University offers community support after shooting


CW/ Austin Bigoney

Desi Gillespie, Staff Reporter

Though Pittsburgh may seem far away, to the Tuscaloosa Jewish community, the physical distance doesn’t matter.

Last month the nation saw what is thought to be the deadliest attack on the Jewish community in U.S. history, according to the Anti-Defamation League. A far-right extremist walked into the  Tree of Life synagogue during services on Oct. 27 and began shooting, killing 11 people and injuring six others.

Temple Emanu-El and Bama Hillel organized a candlelight vigil for the victims Tuesday, Oct. 30. 

“We had an estimated four to five hundred interfaith people show up,” Bama Hillel Executive Director Lisa Besnoy said. “It was really touching to see the outpouring of support that we got from the community and how students came together. … We wrote memorial cards and notes to send to Pittsburgh from the Tuscaloosa community.”

The vigil featured student speakers from Bama Hillel and Zeta Beta Tau, the Jewish fraternity on campus. David Grady, vice president of student life; Pastor Wade Langer of Bama Wesley, president of religious life; and Temple Emanu-El Rabbi Steven Jacobs also spoke.

“It is better to light the candle than curse the darkness,” Jacobs said. “I choose to stand with the candle lighters. On this night in this community, I am grateful that members of the Jewish community have come together to light candles. … We collectively, Jews and non-Jews, regardless of our differences, are the answer to every human being who demeans every other human being.”

In the days following the attack and the vigil, students had resumed their regular activities, but with a different spirit than before.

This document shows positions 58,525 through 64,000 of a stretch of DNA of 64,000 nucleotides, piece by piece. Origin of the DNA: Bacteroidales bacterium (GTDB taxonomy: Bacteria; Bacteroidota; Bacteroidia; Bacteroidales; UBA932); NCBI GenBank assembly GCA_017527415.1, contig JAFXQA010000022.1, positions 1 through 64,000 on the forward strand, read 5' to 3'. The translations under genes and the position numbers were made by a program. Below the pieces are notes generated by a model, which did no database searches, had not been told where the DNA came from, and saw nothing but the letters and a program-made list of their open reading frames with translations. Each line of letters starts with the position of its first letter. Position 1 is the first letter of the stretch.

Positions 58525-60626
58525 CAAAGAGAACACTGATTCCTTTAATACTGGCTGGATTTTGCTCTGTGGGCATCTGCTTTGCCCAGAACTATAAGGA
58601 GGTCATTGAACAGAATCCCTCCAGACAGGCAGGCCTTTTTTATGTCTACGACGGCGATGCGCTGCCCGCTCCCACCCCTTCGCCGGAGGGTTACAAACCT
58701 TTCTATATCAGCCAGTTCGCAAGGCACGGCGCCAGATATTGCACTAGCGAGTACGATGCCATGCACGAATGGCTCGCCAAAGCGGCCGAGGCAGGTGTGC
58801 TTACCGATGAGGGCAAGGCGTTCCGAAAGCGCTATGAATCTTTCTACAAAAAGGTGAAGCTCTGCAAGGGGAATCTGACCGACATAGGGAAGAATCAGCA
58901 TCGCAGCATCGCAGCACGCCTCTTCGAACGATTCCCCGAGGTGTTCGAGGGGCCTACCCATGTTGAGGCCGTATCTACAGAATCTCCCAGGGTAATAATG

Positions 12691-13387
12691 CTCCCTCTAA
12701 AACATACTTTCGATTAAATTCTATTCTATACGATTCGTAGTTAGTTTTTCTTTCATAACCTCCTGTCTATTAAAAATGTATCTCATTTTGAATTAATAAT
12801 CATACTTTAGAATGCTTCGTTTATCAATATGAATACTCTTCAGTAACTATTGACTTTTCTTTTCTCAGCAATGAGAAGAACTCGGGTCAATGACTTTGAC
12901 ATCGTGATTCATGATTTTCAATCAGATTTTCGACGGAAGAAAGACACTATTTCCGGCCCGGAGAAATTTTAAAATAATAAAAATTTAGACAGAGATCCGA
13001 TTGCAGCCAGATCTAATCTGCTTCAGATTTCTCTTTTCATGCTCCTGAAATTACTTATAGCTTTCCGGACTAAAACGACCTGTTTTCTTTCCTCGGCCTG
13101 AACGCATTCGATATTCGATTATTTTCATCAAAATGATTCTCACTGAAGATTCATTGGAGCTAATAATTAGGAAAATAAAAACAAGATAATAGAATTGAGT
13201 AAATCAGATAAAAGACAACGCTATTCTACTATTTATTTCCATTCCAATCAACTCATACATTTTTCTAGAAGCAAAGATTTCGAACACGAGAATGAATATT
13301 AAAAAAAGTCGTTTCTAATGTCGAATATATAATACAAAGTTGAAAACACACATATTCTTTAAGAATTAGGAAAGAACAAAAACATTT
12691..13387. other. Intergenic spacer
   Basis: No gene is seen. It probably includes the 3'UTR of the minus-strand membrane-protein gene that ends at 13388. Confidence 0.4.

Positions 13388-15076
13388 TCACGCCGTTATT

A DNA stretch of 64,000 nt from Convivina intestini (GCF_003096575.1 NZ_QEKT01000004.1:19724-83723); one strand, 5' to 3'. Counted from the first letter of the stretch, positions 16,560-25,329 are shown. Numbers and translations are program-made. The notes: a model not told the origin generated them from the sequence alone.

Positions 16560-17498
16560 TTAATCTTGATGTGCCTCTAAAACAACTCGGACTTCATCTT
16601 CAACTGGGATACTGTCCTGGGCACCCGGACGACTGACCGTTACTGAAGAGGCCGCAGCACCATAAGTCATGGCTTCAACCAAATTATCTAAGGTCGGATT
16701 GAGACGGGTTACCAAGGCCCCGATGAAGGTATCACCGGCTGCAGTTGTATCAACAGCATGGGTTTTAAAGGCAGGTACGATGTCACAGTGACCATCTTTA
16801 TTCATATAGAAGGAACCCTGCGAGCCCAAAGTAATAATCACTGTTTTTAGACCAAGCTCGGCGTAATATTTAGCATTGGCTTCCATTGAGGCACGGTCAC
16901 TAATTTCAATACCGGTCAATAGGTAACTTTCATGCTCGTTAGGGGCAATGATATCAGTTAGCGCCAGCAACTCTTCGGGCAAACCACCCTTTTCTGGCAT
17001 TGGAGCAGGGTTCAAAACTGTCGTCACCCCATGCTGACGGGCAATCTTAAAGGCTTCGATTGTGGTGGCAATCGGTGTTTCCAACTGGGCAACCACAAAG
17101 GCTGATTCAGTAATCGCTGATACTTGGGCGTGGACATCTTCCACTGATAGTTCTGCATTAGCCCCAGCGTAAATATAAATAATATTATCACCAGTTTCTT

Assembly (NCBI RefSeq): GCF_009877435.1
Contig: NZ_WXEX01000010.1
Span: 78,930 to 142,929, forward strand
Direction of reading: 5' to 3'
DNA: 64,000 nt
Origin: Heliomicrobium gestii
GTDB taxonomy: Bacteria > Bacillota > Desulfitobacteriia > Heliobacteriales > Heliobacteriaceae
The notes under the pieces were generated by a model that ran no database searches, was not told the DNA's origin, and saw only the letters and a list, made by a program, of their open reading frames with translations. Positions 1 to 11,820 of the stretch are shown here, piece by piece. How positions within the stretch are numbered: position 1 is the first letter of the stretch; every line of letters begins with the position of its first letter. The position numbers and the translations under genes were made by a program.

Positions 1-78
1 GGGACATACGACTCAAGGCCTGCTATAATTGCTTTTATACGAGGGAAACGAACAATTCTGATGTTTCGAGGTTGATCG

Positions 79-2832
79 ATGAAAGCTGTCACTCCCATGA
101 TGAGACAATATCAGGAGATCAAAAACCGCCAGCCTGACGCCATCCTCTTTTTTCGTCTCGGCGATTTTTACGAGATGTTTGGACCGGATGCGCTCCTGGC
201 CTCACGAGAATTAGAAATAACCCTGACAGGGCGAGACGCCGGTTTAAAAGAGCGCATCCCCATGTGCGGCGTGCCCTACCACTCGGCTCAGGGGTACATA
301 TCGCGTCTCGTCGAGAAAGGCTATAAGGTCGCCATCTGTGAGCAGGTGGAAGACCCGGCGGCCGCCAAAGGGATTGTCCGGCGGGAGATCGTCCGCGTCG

“I think we’ve come together,” said Aaron Kaboff, a senior majoring in metallurgical engineering. “We’re closer. I think this has brought us together in needing to look out for each other and the community as a whole.”

In addition to the unification of students across campus, the shooting has brought more awareness to the prejudices that still exist today against the Jewish community.

“There’s been a lot more exposure to people, realizing that there’s still anti-Semitism out there,” said Daniel Hemmer, a senior majoring in executive management. “Because you hate to say it, but it’s not really anything new. I was very upset, but I wasn’t that surprised.”

Several Jewish students were concerned with the seeming rise in anti-Semitism in America. Kaboff said it felt like even being in a synagogue put a “target on [his] back.”

“I think people have been more comfortable voicing their anti-Semitic, racist, negative opinions towards minority groups,” graduate student Andrea Pollock said. “I think in our current political and social climate, that for whatever reason people are more comfortable vocalizing those opinions.”

This trend seems to be supported by data from law enforcement. The FBI recorded a 17 percent increase in hate crimes against all minorities in its annual “Hate Crime Statistics report,” released Tuesday. Of the 20 percent of those targeted for their religion, nearly 60 percent of the victims were Jews or Jewish institutions.

“Over the last few years, [white hate groups] have been a little more energized, and that way of thinking has become more normalized, at least in their minds, by what’s going on in our politics,” UA professor of political science Richard Fording said. “There was a spike in the activity of white hate groups after President Obama was elected in 2008, having a black president. … Now, at least from their perspective, [hate groups] feel like they have a friend in the White House. That empowers them and leads them to believe their ideology isn’t so extreme.”

The University of Alabama has been taking steps to protect Jewish students in the aftermath of the Pittsburgh shooting. Lisa Besnoy of Bama Hillel praised the University’s support of the Jewish community.

“One of the things that happened [after the attack] was I got a call from Dr. David Grady of the University, calling me and asking how he could be of assistance to our Jewish student body,” Besnoy said. “The University did provide a [24-hour] UAPD patrol of our area. They also provided safety for our students in terms of their emotional well-being and had a counselor on call.”

The Jewish response to the tragedy in Pittsburgh was overwhelmingly one of unity: remaining strong in spite of fear.

“What I told my children is this is why we hug each other every time we see each other,” Dr. Besnoy said. “That’s why we say ‘I love you.’ That’s why we’re kind to each other, because anything could happen, anywhere, and it’s not your fault. It’s not your fault for being who you are or being in a certain place at a certain time.”